In late 2008 or something, Philip Swenson and I were driving to Vegas on a spontaneous poker run, and we were lamenting the fact that Gary Watson was leaving UCR. Philip was a first year grad student at the time, so I "magnanimously" volunteered some information about this awesome workshop on psychopathy that Gary and John Fischer had run the year before ("oh man, you really missed it!"). From there, we started talking about psychopathy and whether it was an exempting condition on responsibility, or perhaps, only a mitigating one. And this conversation eventually led to the theory of degrees of responsibility that we developed in "Reasons-Responsiveness and blah, blah blah..."
Of course, Philip and I certainly aren't the only folks to think about degrees of responsibility. It's something that folks working on criminal responsibility have talked about a good bit. And recently, folks working on moral responsibility (e.g., Dana Nelkin, Manuel "other people can promote his work as well" Vargas, and Michael McKenna and Benjamin Kozuch) have been working on it and related issues as well.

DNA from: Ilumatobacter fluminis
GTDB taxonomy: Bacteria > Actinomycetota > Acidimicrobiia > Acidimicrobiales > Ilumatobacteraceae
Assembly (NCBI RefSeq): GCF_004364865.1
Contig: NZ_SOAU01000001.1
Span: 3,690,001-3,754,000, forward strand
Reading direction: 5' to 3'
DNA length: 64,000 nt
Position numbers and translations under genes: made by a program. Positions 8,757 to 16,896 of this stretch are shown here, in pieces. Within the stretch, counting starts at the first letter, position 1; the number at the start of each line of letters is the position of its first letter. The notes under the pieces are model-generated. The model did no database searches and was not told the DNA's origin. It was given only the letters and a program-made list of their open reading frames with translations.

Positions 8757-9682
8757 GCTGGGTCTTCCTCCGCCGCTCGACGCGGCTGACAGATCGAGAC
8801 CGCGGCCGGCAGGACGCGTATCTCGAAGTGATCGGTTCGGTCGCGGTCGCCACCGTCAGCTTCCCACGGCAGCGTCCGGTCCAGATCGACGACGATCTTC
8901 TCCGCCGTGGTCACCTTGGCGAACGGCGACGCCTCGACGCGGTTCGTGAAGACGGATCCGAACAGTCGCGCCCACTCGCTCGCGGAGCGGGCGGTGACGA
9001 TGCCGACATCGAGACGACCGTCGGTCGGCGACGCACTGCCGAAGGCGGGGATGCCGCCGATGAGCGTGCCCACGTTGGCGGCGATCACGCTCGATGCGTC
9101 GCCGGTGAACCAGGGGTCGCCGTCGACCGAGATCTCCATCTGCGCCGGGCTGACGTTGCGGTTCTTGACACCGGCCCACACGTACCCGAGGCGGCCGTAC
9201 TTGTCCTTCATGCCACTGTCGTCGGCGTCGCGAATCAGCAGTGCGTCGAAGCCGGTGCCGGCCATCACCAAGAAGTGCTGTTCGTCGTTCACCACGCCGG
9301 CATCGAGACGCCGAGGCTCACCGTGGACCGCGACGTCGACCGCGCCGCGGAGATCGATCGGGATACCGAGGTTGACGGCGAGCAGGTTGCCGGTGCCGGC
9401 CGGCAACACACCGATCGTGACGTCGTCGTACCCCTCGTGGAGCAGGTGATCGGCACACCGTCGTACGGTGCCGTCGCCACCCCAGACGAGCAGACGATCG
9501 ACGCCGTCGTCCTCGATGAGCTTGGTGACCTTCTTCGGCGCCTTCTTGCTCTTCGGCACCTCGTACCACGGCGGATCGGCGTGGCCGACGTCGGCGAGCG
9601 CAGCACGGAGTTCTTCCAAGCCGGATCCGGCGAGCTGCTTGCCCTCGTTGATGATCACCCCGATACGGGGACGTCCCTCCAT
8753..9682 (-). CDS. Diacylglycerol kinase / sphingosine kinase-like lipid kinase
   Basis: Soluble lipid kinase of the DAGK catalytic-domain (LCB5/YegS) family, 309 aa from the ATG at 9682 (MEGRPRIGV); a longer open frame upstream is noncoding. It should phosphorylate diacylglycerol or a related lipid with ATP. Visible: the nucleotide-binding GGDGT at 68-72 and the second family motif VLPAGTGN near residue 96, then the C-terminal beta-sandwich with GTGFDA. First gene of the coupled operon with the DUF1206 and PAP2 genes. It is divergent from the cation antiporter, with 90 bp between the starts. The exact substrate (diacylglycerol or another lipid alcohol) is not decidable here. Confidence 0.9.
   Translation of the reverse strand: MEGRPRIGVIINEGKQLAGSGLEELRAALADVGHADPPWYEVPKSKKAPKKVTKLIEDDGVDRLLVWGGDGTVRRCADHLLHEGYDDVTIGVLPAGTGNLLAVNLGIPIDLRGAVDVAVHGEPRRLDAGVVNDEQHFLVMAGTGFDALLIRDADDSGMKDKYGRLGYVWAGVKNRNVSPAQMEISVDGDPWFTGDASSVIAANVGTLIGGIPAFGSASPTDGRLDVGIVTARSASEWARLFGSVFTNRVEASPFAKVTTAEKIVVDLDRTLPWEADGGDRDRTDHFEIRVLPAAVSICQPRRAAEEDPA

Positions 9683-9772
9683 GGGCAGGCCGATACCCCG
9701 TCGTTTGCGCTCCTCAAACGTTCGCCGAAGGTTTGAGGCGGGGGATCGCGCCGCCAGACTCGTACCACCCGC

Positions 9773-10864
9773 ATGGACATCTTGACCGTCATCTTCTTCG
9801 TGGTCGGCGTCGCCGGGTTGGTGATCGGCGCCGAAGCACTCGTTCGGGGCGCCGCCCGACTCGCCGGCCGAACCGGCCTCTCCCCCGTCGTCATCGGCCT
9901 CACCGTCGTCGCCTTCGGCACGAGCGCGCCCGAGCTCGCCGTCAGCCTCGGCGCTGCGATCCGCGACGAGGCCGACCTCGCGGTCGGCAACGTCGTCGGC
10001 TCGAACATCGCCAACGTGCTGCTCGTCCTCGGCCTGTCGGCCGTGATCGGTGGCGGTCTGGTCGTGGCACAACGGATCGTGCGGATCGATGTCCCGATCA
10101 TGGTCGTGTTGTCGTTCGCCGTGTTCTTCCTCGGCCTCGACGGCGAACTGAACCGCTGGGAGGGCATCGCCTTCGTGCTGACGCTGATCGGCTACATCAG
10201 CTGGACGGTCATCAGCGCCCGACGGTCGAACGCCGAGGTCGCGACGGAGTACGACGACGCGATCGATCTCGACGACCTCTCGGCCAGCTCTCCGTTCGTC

But for all this, I think that what it is we're talking about when we're talking about degrees of responsibility is relatively obscure. In particular, I think there are two (or really, three) conceptually and normatively distinct properties that we could be talking about when we're talking about degrees of responsibility. And so I think it will be incumbent on a plausible theory of degrees of responsibility that it accurately specify which of these properties it refers to, since the conditions under which one of these properties is instantiated might be significantly different than the conditions under which another of these properties is instantiated.